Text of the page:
Grant Supports Research to Identify Barriers to Health Care for Black Women

A $1.58 million grant will support work by a health communication scholar at the University of Tennessee Health Science Center’s College of Nursing and a medical oncologist at West Cancer Center and Research Institute (WCCRI) to identify sociocultural and structural factors that are root causes of cancer health disparities for Black women in the Mid-South.

Dr. Janeane Anderson

Assistant Professor Janeane Anderson, PhD, MPH, is a social scientist and health communication scholar at the College of Nursing whose research focuses on how interpersonal factors affect health outcomes among Black adults. “For the last seven years, my research has explored how interpersonal factors, specifically patient-clinician communication, impact health outcomes among Black adults. In the South, we see delays, access issues, and unnecessary burden at every step of the cancer continuum for Black women. I’m trying to understand why and what can be done to change it,” she said.

The study, “A prospective qualitative exploration of multilevel factors affecting outcome disparities among Black women with or at high risk for breast cancer in the U.S. Mid-South region,” is funded by Gilead Sciences, Inc. – a biopharmaceutical company based in Foster City, CA, that also develops antiviral drugs used in the treatment of HIV/AIDS, hepatitis C, influenza, and COVID-19. Dr. Anderson will serve as Co-Principal Investigator on the three-year grant, along with Co-PI Gregory Vidal, MD, PhD, director of clinical research and a medical oncologist at West Cancer Center and Regional One Health. Dr. Vidal, an expert in breast cancer, is also an Associate Professor in the College of Medicine at UT Health Science Center.

Dr. Gregory Vidal

Although Black women have a 4% lower incidence of breast cancer than White women, they still have a death rate 40% higher than that group, according to “Breast Cancer Statistics, 2022,” published by the American Cancer Society. Southern states experience a disproportionate cancer burden in the United States. Two states in the Mid-South, Arkansas and Mississippi, are among the top 10 with the highest overall cancer rates in the nation, according to data from the Centers for Disease Control (CDC).

The qualitative study will examine health care access and engagement issues for Black women who have de-novo metastatic breast cancer or are at high risk of breast disease. De-novo metastatic breast cancer is breast cancer that has already spread to other parts of the body at the time of the initial cancer diagnosis. The study is guided by the Socio-Ecological Model (SEM) and Critical Race Theory (CRT). SEM is a concept of health that includes intrapersonal, interpersonal, organizational, environmental and public policy factors. The SEM framework supports the idea that behaviors both affect and are affected by various contexts. CRT suggests that race is a sociological rather than biological designation and that racism pervades society. Therefore, Black women are exposed to prejudice and discrimination on individual, relational, institutional/community, and societal levels – even if they are unaware of it.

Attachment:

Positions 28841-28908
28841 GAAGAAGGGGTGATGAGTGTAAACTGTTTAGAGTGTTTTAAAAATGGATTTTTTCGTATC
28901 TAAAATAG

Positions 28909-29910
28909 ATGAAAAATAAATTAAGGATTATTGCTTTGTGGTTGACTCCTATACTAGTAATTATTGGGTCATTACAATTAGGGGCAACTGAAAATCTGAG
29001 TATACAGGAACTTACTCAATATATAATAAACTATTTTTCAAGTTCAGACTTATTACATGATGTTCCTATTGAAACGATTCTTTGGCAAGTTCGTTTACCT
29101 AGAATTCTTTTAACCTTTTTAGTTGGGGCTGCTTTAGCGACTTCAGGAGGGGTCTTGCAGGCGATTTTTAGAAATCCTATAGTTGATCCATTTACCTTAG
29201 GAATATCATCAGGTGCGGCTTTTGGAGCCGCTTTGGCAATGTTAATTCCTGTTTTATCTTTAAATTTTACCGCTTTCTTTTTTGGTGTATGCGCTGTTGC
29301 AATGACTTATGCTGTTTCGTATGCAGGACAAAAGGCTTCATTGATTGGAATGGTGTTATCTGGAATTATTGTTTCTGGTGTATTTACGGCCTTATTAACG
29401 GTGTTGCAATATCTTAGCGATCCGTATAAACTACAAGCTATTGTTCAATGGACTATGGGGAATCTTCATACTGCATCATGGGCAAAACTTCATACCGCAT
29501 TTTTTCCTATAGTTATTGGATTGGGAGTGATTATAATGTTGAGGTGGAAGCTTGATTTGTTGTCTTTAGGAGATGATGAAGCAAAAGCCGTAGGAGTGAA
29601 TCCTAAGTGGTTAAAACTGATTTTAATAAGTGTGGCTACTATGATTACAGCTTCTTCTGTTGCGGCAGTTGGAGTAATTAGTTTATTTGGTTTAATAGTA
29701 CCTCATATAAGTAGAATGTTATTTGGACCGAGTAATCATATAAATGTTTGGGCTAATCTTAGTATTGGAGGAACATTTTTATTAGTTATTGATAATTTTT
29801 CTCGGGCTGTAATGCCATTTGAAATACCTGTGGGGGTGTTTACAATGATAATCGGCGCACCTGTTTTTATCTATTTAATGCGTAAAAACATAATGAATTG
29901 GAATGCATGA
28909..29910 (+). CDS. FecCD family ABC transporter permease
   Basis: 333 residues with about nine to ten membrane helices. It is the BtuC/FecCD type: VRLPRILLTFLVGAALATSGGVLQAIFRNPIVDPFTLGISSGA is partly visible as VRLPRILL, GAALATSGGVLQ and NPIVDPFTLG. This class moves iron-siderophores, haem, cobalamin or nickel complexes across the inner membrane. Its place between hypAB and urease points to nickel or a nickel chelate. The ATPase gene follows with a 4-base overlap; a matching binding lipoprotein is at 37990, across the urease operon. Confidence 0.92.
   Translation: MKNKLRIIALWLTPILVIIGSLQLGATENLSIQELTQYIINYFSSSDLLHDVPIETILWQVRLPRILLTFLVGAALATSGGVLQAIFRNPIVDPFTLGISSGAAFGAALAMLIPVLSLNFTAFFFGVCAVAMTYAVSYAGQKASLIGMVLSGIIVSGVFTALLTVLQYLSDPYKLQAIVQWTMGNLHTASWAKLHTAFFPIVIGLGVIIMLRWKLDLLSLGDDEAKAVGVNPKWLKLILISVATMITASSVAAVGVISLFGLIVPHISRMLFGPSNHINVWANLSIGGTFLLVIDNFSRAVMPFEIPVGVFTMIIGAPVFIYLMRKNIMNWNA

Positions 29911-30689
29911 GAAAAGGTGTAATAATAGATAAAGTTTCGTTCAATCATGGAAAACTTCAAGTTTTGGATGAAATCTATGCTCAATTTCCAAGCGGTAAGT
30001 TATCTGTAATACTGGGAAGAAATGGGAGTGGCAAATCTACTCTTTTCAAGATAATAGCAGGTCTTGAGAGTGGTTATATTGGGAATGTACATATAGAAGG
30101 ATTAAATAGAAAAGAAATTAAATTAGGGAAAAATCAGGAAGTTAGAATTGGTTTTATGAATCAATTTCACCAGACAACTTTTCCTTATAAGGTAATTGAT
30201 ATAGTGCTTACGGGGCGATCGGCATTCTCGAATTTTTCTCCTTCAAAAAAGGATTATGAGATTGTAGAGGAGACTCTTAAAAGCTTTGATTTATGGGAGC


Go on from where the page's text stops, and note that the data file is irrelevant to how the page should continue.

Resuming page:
The breast cancer study will include three groups of people:

  • The first group of 75 will be adult Black women, including trans men, who have de-novo metastatic breast cancer.
  • A second group of 75 Black women will include those who are at high risk for breast disease.
  • The third group will include 100 clinicians who provide primary, gynecology, or oncology care in the Mid-South region: eastern Arkansas, western Tennessee, and northern Mississippi. Black, indigenous, and other people of color (BIPOC) clinicians and/or those whose practice comprises significant numbers of Black adults will be eligible. The researchers will explore the providers’ perceptions of what contributes to the vulnerability of Black women with this disease.

The study is scheduled to begin July 1. Potential volunteers will be recruited from WCCRI clinic sites in West Memphis, AR, Memphis, TN, Germantown, TN, Paris, TN, and Corinth, MS.

Dr. Anderson and Dr. Vidal look forward to the data that the study will provide about factors that delay Black women in seeking health care or prevent them from adhering to a care plan following a breast cancer diagnosis. “I think if we can identify a unique constellation of factors, it will help us target those barriers. This will give us our best opportunity to intervene,” Dr. Anderson said. One way to intervene is to provide clinicians with specific communication training to help mitigate the challenges faced by Black women with breast cancer, she said.

Dr. Vidal said, “This study would be the most extensive qualitative evaluation of how social, economic and health factors affect cancer patients in the midsouth. Given the similarities of Memphis to other cities, the result could have applications beyond the borders of Memphis.”

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